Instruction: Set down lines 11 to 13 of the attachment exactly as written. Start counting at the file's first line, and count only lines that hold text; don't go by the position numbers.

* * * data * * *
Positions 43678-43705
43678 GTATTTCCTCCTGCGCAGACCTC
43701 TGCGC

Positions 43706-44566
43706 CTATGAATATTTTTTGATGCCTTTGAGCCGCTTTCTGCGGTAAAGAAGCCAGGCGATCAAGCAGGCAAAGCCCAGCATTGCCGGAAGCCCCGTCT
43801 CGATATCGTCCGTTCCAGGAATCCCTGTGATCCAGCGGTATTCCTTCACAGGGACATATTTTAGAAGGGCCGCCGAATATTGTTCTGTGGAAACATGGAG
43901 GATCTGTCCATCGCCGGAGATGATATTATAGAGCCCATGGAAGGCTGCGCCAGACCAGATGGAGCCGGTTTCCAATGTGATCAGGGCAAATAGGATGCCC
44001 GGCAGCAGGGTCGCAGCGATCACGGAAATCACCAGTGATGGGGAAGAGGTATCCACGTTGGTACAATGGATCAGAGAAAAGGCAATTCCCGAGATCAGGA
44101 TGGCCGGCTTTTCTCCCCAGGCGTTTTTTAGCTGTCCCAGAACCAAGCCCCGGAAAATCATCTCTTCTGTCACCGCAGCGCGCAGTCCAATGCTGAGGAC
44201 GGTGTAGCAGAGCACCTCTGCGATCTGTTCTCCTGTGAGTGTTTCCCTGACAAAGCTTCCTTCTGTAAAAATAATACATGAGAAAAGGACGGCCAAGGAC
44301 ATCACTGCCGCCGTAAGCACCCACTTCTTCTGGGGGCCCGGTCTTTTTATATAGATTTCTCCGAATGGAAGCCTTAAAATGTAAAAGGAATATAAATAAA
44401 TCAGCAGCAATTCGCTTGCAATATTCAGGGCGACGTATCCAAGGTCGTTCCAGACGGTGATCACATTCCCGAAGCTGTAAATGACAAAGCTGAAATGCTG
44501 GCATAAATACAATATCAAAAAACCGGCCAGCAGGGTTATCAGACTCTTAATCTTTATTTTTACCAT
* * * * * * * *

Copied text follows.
44301 ATCACTGCCGCCGTAAGCACCCACTTCTTCTGGGGGCCCGGTCTTTTTATATAGATTTCTCCGAATGGAAGCCTTAAAATGTAAAAGGAATATAAATAAA
44401 TCAGCAGCAATTCGCTTGCAATATTCAGGGCGACGTATCCAAGGTCGTTCCAGACGGTGATCACATTCCCGAAGCTGTAAATGACAAAGCTGAAATGCTG
44501 GCATAAATACAATATCAAAAAACCGGCCAGCAGGGTTATCAGACTCTTAATCTTTATTTTTACCAT